Bright Light Innovations SWOT Analysis
A group of professional members of Colorado State University excited about developing and marketing the product The Starlight Stove consumes 50 to 70 percent less fuel than regular stoves The stove generates electricity from a thermoelectric generator. Competitors do not offer the same features as the Starlight Stove. Increase household income because Starlight Stoves allows families to focus more on earning more money rather than collecting fuel or wood to generate electricity The Starlight Stove costs less than the competition
The university is a non-profit organization, making it harder to find funding Working adults in Nepal make between $1 and $3 per day
Less than half of the Nepalese population can read
Marketing campaign needs to be adjusted based on technology limitations Management is launching its product in a very unique culture with economic uncertainty that can bring many challenges to the team
Offer an innovative product, Starlight Stove, where consumers can safely cook Expand to the Nepal market as the climate is accessible to promote the new product There is a target market of 89 percent of households that need electricity in Nepal The Starlight Stove will directly contribute to the reduction of erosion and flooding in Nepal Starlight Stove technologies can increase household efficiency by more than 20 percent per day Children can focus more on education because Starlight generates more hours of light
Streams and rivers can create micro-hydropower, allowing households to generate electricity at no additional cost Solar panels can offer electricity to many households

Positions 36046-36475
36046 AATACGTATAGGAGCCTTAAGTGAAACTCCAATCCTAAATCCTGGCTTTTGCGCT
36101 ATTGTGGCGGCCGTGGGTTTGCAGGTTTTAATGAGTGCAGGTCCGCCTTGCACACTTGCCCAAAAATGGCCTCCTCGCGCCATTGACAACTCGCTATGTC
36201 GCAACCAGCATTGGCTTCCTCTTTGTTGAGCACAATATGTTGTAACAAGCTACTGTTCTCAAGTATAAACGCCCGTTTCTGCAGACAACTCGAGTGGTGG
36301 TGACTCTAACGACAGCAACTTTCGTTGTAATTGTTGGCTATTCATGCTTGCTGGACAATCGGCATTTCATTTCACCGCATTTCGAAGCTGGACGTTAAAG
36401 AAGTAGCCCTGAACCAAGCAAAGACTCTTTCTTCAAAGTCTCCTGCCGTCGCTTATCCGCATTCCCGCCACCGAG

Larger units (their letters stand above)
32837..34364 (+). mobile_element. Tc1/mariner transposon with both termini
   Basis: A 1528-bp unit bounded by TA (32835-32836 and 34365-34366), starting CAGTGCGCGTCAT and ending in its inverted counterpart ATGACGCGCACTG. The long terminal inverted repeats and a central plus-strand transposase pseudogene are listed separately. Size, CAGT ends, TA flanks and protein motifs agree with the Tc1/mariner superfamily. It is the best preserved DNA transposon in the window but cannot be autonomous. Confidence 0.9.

Nepal’s division into 75 districts creates a market segmentation that become a true challenge when introducing the new product The management team not being able to find a funding institution that can provide loans to the Nepalese people Evaluation of Alternatives
Bright Light Innovations has a series of considerations that need to be reviewed before making final decisions. Introducing a new product on such a unique market can represent a lot of challenges for management (Mckeever, 2005). Culture and population are important factors for management to evaluate before reaching onto this market (refer to Appendix A). There are good factors such as climate and social needs that make Nepal a strong market to introduce the stove business. However, funding and household income are big concerns for management because even though there are a lot of strengths and opportunities for Bright Light Innovations in Nepal, treats and weaknesses can negatively impact the launching of the Starlight Stove in the Nepalese market. Management wants to be a for-profit business and in order to make a profit they would have to sell the Starlight Stove for $80 per unit. As described in the case, there are about 9.2 million households in Nepal, but the GNI per capital is approximately $400. Nepalese people do not make more than $3 per week, which limits management when making pricing decisions. Micro-financing might be a possibility but they have to consider that not all households have a fixed income. Consequently, finance institutions might be hesitant to provide loans to some of the families. Since management does not want to look to donations, grants, or government relief, they will have to reach onto business leaders, government members of Nepal, and other institutions to expose the product and all the benefits it can bring to the country. As described above, some of the benefits of the Starlight Stove are: offers an innovative technology where consumers can safely cook, contributes to reduce erosion and flooding in the area, increases household efficiency by more than 20 percent per day, and generates more hours of light which can help children focus more on education. If Bright Light Innovations decides to manufacture the Starlight Stove...
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